Deutsche Bank Championship
by Emily Kay
Charley Hoffman wins Deutsche Bank Championship
NORTON, Mass., Sept. 6 ̶ Charley Hoﬀman credited a hot putter with his victory Monday at the Deutsche Bank Championship after ﬁring a whopping 9-under 62 and breezing to a ﬁve-stroke win. Hoﬀman, who needed only 22 putts in his ﬁnal round tied the tourney scoring record of 22-under par 262. Terming his ﬁrst win in three years the best of his 10year professional career, Hoﬀman put in a plug for himself with U.S. team captain Corey Pavin as an improbable wild-card pick for the 2010 Ryder Cup. Put in a good word? “I talked with [co-captain] Paul Goydos earlier this week [and asked if he had] any inﬂuence with the captain’s pick,” Hoﬀman told reporters following his breakthrough round. Goydos answered in the aﬃrmative and told Hoﬀman to “go out and win and you’re going to be on the short list. “Guess what, Paul?” Hoﬀman laughed. “I went out and won and hopefully, I’m on the real short list.” Long shot. Hoﬀman teeing it up in Wales in October would appear to be a long shot, especially since Stewart Cink suggested earlier Monday that Pavin, who will announce his picks Tuesday, had likely made his decision before the end of the Boston event. But Hoﬀman earned a slew of beneﬁts with his Labor Day win, including entry to all four major championships next year. e 33-year-old with long, ﬂowing blond tresses also soared up the FedEx Cup points leaderboard into second place, giving himself a good chance at winning the $10 million jackpot in the Tour Championship playoﬀ ﬁnal. “at wasn’t deﬁnitely anything I was thinking about until this afternoon,” Hoﬀman said. “I wasn’t really in the race. I guess that’s why this format is pretty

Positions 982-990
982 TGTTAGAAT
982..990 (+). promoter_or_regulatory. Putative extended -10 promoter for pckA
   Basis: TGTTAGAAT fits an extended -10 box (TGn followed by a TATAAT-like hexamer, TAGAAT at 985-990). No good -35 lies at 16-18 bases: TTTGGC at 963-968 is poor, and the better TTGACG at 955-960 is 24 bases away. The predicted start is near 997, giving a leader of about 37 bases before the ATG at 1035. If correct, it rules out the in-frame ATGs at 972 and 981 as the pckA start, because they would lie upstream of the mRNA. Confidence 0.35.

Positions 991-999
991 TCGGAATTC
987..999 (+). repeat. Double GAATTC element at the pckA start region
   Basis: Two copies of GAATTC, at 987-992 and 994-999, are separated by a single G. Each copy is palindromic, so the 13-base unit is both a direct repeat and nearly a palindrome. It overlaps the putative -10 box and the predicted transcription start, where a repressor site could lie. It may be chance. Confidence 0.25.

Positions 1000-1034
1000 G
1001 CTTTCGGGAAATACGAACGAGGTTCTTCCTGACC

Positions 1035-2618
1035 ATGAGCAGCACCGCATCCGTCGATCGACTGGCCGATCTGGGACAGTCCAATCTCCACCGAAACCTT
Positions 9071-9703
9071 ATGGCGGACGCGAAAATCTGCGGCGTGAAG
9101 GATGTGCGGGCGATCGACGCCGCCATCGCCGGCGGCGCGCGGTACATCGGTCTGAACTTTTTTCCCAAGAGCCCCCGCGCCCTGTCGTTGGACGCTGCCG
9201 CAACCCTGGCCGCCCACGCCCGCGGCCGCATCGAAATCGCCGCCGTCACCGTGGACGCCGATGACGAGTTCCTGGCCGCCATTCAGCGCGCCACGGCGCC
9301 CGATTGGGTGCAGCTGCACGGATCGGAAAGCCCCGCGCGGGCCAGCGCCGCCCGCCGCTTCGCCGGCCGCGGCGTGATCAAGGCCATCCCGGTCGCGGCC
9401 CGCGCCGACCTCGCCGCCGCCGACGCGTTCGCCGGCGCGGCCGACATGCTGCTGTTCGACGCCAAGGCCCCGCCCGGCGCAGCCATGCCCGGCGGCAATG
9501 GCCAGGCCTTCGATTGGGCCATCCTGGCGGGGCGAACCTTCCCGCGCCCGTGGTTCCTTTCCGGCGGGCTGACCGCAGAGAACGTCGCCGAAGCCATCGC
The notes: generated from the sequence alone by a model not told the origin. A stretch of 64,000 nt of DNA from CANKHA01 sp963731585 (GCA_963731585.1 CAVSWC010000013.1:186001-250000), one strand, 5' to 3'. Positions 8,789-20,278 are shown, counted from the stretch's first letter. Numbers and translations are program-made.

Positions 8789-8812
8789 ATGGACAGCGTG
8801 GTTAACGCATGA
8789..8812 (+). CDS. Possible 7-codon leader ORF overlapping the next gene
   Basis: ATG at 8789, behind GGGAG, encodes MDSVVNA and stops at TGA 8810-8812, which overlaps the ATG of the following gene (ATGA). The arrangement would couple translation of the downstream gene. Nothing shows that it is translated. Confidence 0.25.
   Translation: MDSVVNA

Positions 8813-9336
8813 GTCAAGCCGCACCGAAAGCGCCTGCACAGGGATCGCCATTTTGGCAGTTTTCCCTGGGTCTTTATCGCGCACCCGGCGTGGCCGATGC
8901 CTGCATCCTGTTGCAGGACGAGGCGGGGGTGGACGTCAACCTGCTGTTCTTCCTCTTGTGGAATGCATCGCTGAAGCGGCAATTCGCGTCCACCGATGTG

unique....You can come out of nowhere...and hopefully have a chance there in Atlanta.” Another Mickelson meltdown. As for the race for the No. 1 world ranking, Tiger Woods made a late charge to ﬁnish with a 68 and a share of 11th place. Woods’ round was all he needed to retain his perch atop the golf world since Phil Mickelson coughed up yet another opportunity to grab his crown. The 60s. After an early birdie on the second hole, Woods plugged along until a bogey at 12 and three birdies on his last four holes. He finished the tourney with three straight rounds in the 60s for the first time since the opening three rounds of last year’s Tour Championship. “Just a matter of getting the speed right [on the greens],” said Woods, who joked that he hoped he had “played well enough to get a mention” as a Ryder Cup pick. “I hit the ball pretty good all day. Just missing some putts early but once I got the speed right, I started making quite a few putts.” As for the No. 1 ranking, Woods appeared satisﬁed that he will head to the BMW Championship in Chicago still at the top of the heap. “Winning takes care of everything -- the world rankings, the player-of-the-year awards, all the trophies and things that come with it,” he said. “at only happens when you win.” Still No. 1. Woods didn’t win on a TPC Boston course whose fast, firm greens yielded few low scores, despite the brilliant sunshine and calm conditions. He didn’t have to to keep his crown because nothing went right for Lefty.
20 | New England Golf Monthly | September - October 2010
Published on Sep 9, 2010
Published on Sep 9, 2010
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